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RMCOEH trainee awarded National Science Foundation fellowship

As a PhD student in the Department of Mechanical Engineering, a vital member of its robotics lab, and a trainee in RMCOEH’s Ergonomics and Safety program, Kai Pruyn is focused on the development of groundbreaking exoskeleton technology. With an eye on transforming the lives of people recovering from strokes and injuries, as well as enhancing the productivity of workers, she is aiming to make a significant impact.

Recently, Pruyn's contributions to the field of robotics were realized by the National Science Foundation Graduate Research Fellowship Program (NSF GRFP) award. Established to promote excellence in STEM fields and ensure the quality, vitality, and diversity of the scientific and engineering workforce of the United States, the NSF GRFP committee chooses fellows using a merit-based review that factors in intellectual merit and the potential to effect positive societal change. The fellowship provides three years of support, empowering recipients like Pruyn to pursue ambitious research endeavors that have far-reaching implications.

The NSF GRFP fellowship will provide Pruyn a $37,000 stipend and a fund to cover her educational expenses, including tuition and fees. This financial support will allows her to focus entirely on her research and development efforts without the burden of financial constraints.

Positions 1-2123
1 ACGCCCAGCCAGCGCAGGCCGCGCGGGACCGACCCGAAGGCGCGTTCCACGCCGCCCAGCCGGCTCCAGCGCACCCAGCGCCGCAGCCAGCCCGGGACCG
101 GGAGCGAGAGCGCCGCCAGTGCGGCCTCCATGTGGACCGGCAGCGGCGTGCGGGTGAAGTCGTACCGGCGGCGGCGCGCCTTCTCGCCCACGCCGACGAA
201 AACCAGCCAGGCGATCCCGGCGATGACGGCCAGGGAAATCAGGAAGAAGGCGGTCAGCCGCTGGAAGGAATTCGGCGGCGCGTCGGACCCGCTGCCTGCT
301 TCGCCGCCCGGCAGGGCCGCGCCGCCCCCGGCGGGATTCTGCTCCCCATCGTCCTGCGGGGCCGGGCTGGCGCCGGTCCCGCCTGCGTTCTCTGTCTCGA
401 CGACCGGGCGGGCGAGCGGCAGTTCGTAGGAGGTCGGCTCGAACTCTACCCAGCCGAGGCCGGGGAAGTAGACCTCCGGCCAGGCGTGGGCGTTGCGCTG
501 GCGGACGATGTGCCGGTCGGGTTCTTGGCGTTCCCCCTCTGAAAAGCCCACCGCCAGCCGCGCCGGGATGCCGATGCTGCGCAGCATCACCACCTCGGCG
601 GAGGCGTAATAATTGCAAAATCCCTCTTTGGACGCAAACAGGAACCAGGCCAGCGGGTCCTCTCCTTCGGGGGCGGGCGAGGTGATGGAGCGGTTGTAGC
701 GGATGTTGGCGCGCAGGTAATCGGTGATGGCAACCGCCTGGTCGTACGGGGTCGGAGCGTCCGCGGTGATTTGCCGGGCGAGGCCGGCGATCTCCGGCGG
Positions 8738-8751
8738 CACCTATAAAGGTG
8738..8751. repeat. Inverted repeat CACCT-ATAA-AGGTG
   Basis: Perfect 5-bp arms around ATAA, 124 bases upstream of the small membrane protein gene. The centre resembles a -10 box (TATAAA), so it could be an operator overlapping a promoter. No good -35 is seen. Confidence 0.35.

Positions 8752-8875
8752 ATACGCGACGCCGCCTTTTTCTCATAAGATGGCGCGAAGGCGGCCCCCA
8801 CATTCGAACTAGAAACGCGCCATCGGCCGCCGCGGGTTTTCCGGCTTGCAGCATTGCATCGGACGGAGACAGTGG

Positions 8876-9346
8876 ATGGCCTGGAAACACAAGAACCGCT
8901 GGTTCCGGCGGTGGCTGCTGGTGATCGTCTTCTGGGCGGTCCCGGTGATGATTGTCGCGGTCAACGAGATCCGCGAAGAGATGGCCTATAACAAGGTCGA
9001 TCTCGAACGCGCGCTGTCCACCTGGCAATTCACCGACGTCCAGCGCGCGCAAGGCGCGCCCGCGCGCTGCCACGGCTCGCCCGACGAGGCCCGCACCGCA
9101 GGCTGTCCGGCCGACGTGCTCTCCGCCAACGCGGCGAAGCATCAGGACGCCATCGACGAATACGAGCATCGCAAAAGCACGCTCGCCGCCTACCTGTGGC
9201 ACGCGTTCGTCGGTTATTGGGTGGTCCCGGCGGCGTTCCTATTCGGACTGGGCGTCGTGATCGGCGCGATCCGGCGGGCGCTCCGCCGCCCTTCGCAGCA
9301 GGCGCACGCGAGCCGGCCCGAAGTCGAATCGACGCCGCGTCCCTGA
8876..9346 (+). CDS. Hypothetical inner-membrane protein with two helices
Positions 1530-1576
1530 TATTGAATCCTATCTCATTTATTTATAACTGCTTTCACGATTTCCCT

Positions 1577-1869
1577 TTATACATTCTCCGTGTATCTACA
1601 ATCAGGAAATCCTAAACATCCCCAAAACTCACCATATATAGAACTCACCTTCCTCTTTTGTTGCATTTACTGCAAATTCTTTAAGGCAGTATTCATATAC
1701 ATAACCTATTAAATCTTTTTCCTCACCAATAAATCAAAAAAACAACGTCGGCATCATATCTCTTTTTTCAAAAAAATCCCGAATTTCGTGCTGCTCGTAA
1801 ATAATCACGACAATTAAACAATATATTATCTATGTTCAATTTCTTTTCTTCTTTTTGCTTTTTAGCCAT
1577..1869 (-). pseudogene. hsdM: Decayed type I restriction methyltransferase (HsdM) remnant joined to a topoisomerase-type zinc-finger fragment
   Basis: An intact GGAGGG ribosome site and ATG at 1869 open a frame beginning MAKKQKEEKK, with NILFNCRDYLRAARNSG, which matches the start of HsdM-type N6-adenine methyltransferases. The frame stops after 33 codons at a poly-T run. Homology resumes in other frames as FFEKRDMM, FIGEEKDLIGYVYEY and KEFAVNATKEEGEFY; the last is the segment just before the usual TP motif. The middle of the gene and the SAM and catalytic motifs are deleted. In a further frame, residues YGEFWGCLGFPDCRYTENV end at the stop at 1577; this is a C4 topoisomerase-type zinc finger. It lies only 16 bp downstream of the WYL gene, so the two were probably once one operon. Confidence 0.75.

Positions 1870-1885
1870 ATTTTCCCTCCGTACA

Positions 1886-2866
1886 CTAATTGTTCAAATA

For Pruyn, receiving the NSF GRFP is not just a professional milestone but also a validating personal achievement. "This achievement represents a culmination of the work I have done since joining the HGN Lab for Bionic Engineering as a freshman undergraduate researcher,” she said.“The impact of receiving this fellowship is very personal. It is further confirmation that I made the right decision, and it is an investment in my future as someone who can contribute to meaningful research and change."

Under the direction of Dr. Tommaso Lenzi, a professor in Mechanical Engineering and the director of RMCOEH’s Ergonomics and Safety Program, Pruyn has made significant contributions to the robotics lab. The robotic exoskeletons that she and other members of the lab are developing aim to provide people with mobility impairments and the opportunity to regain independence and functionality.

"My research focuses on developing assistive technologies for individuals with mobility disabilities. This fellowship will make it possible for me to keep working towards that goal, which is incredibly inspiring and exciting," she said.

Pruyn acknowledges the supportive community at RMCOEH, where she began her journey as a first-year PhD student. "Learning from both the students and professors at RMCOEH has taught me to think critically about the work I do and how I can push myself to do the best work possible,” she said. “Their support during my first year made it possible for me to apply to and receive this fellowship and has given me valuable skills to help me succeed."

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